Back in the days of glam metal and the Berlin Wall (the eighties, people), a company called Motorola was testing a brand new piece of tech. In theory, it was a device that enabled you to communicate with anyone on the planet, anywhere, at any time. This technology (codenamed “Cell Phone”) was an instant hit, garnering critical and consumer acclaim. It sounds a bit odd when you consider that the first few models were about the size of a brick, but that just goes to show how far we’ve come.
In the years since then, we’ve made huge advancements in both the technology and aesthetics of cell phones. Today, you can buy a phone that folds up in your pocket for convenience, that will show you exactly how to get from where you are to anywhere on the earth, and that can even respond to verbal commands. Basically, everyone now carries a small computer with them at all times.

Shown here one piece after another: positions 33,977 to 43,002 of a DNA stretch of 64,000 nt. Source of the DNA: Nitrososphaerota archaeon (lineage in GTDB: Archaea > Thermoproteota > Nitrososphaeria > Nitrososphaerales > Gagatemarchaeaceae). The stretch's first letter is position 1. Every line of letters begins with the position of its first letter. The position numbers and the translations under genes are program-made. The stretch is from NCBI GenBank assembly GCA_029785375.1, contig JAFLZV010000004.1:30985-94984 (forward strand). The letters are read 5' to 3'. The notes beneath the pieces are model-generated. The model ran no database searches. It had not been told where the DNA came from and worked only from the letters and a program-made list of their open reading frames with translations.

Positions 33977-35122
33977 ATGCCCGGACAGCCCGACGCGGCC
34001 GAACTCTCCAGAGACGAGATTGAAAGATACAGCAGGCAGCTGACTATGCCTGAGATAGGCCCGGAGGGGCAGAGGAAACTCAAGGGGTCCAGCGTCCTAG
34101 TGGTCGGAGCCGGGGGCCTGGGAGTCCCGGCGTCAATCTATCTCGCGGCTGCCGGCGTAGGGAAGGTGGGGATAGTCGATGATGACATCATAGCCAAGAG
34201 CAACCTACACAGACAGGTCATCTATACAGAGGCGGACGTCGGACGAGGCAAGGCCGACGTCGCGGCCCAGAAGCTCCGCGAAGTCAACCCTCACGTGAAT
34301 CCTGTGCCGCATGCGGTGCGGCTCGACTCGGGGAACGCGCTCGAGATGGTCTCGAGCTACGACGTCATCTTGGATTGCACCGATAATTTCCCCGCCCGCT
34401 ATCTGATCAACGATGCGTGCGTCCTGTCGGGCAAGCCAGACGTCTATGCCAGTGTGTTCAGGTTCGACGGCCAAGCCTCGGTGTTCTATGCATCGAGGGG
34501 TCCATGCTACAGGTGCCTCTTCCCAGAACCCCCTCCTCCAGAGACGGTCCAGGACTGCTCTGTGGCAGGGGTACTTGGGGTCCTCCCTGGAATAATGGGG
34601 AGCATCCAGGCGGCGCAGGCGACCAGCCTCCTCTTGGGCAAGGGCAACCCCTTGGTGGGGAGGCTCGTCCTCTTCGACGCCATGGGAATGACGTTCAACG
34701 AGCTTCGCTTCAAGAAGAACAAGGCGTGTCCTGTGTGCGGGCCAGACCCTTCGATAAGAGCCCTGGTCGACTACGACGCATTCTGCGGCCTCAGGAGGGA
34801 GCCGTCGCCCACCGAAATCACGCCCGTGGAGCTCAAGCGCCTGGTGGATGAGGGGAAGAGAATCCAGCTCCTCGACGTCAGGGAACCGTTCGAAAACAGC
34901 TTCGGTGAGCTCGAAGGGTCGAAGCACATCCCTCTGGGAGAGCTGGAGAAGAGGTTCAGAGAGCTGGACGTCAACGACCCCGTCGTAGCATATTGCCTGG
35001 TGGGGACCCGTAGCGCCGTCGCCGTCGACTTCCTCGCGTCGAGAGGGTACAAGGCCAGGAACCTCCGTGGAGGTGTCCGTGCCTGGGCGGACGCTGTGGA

Among numerous other advancements, the interface for cell phones has changed drastically. We’ve gone from numerical keypads to phones with a screen that you can touch to command (à la Star Trek). These screens have been increasing in quality since their invention, cumulating with Apple’s “Retina Display”, a screen with such a high resolution that it is said that the human eye cannot distinguish any further increase in quality.
Since we’ve pushed the two dimensional screen to it’s highest possible variety, we have to ask, what’s next for cell phones? 3D displays? HOLOGRAPHIC displays? Microsoft is already working on a pair of glasses that work as a mobile computer, calling, texting, and connecting to the internet, but what if we lose the physical apparatus altogether? Personally, the whole “Pinky & Thumb” approach works well for me.
Wave at the future, folks.